Names on the buses

821 Minnie Turner

Connections with Brighton and Hove : Minnie Turner, born in Preston Street Brighton, became a leading campaigner for women to get the vote. Born in 1867, she ran a guest house in Victoria Road early last century which attracted many professional women. She joined the Liberals but left because of their poor support for women’s suffrage. Then she turned to militancy and was arrested three times. Once she broke a window at the Home Office in London and was sent to prison. By 1913, the guest house had acquired a mixed reputation locally as a “suffragette centre harbouring a colony of militants”. In April 1913, the windows of the house were stoned by local youths. Minnie Turner and her guests retaliated by sticking up signs in the windows declaring the damage an illustration of “Masculine Logic - the only kind of argument men understand”. In later years she was modest about her achievements, but proud of the many suffrage leaders who had stayed with her at Victoria Road. Her guests had included Mrs Pankhurst and several of her family, Lady Constance Lytton, Lady Emmeline Pethick-Lawrence, Emily Wilding Davison, Annie Kenney, Mrs Drummond and many others. The guest-house was often full, and extra accommodation was arranged in the form of a wooden hut in the garden and even a potting shed-type annexe. She also joined the Brighton Board of Guardians and helped improve conditions in the workhouse at Elm Grove.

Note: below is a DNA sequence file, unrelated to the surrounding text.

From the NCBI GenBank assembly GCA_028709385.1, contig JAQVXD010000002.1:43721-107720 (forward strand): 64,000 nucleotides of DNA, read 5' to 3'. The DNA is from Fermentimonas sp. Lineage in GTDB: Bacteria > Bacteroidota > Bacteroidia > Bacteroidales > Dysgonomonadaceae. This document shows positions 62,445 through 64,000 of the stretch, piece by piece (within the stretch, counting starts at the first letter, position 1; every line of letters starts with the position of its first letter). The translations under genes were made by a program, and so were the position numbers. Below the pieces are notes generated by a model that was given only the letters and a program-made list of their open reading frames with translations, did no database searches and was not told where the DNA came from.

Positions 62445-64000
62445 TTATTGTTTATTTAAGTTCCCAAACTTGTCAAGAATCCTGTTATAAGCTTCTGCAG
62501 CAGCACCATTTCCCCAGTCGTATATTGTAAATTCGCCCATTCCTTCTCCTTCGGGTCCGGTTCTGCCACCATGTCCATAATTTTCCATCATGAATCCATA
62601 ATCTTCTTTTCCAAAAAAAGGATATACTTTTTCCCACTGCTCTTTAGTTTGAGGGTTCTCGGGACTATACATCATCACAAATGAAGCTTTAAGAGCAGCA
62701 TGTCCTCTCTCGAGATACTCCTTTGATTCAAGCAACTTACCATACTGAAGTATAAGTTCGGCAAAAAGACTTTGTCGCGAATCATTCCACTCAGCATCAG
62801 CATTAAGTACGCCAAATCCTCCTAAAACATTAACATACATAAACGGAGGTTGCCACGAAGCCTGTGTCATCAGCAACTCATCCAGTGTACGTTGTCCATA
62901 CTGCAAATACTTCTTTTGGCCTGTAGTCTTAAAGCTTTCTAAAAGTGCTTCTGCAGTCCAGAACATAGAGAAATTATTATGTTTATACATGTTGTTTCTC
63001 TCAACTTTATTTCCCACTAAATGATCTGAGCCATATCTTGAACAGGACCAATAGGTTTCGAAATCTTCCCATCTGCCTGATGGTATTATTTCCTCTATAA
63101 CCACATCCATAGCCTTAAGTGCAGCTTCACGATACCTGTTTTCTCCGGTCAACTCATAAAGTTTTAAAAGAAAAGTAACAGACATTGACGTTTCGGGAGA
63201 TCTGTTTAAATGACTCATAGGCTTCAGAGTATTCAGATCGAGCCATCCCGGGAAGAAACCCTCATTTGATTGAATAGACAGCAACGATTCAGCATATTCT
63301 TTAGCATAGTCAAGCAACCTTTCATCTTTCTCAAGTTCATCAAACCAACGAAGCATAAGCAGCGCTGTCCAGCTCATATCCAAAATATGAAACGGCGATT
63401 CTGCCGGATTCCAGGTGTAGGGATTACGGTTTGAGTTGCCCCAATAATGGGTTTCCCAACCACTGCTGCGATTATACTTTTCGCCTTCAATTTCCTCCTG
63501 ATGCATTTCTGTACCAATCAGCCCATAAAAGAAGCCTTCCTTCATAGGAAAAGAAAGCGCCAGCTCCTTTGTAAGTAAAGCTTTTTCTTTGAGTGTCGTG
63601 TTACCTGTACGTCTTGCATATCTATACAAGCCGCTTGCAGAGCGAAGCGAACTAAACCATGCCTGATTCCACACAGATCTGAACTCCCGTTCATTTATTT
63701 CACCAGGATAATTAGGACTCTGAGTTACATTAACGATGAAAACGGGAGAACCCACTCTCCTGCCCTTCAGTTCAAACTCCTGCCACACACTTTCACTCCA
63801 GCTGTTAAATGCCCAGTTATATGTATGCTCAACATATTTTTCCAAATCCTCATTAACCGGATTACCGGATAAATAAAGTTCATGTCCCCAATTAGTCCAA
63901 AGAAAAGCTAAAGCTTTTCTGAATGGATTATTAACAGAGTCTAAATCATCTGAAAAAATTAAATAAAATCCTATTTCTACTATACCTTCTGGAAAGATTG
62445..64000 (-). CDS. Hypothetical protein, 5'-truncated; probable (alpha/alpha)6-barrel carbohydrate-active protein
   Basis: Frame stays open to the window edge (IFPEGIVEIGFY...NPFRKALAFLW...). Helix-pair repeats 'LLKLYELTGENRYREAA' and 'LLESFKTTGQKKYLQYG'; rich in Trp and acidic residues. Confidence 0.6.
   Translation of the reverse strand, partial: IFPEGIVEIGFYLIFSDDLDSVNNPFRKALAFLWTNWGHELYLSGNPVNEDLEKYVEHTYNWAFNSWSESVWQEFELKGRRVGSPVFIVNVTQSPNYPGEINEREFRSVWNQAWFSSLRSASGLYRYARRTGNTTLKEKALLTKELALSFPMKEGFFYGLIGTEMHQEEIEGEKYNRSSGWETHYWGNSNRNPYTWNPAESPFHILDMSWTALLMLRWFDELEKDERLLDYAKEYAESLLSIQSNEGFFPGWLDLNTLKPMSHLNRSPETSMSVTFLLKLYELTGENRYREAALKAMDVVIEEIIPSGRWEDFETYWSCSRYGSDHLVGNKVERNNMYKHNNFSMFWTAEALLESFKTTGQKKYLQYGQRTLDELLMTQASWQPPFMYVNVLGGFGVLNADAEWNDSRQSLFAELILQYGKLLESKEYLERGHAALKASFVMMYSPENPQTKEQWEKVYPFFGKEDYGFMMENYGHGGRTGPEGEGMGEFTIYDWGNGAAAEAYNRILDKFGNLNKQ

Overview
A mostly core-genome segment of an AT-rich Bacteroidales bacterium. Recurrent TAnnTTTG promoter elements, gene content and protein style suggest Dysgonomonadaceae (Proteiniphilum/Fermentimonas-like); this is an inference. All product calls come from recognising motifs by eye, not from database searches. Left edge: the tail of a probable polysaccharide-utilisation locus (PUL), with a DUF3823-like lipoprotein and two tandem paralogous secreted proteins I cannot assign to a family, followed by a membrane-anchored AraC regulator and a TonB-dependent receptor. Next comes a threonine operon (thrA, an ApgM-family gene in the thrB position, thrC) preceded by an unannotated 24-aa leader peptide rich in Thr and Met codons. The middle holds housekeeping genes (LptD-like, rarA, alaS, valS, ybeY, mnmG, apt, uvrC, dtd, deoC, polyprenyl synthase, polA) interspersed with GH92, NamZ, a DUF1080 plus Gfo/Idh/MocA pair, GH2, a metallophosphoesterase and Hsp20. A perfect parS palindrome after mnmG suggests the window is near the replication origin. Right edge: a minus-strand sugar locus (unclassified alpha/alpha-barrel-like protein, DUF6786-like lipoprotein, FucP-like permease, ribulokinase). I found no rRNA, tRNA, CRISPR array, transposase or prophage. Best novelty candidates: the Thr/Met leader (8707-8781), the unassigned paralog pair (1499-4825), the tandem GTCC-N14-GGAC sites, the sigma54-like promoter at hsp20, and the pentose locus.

821 Mercedes Streetdeck on Route 1 - carried name since December 2016.